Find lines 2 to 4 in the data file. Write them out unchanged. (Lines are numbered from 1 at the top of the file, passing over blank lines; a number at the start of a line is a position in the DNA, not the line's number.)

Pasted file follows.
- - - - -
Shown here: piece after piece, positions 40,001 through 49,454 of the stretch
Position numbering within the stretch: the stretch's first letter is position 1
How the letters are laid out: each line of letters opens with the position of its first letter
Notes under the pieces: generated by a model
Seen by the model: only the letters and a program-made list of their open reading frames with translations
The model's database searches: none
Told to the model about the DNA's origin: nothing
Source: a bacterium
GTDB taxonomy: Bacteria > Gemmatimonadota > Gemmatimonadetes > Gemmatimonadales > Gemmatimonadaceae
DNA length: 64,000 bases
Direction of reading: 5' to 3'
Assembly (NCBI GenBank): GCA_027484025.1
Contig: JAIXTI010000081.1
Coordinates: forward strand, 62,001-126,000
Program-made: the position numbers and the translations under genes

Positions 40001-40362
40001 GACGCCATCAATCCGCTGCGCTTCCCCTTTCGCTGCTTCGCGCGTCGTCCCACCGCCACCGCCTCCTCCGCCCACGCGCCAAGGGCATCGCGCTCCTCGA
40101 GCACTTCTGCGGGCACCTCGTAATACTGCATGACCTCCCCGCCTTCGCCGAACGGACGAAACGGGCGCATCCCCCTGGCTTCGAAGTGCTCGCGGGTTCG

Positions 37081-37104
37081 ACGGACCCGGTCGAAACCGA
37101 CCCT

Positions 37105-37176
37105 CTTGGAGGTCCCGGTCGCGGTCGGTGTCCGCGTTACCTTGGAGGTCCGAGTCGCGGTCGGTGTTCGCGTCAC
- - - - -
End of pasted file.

Position numbering within the stretch: the stretch's first letter is position 1
How the letters are laid out: each line of letters opens with the position of its first letter
Notes under the pieces: generated by a model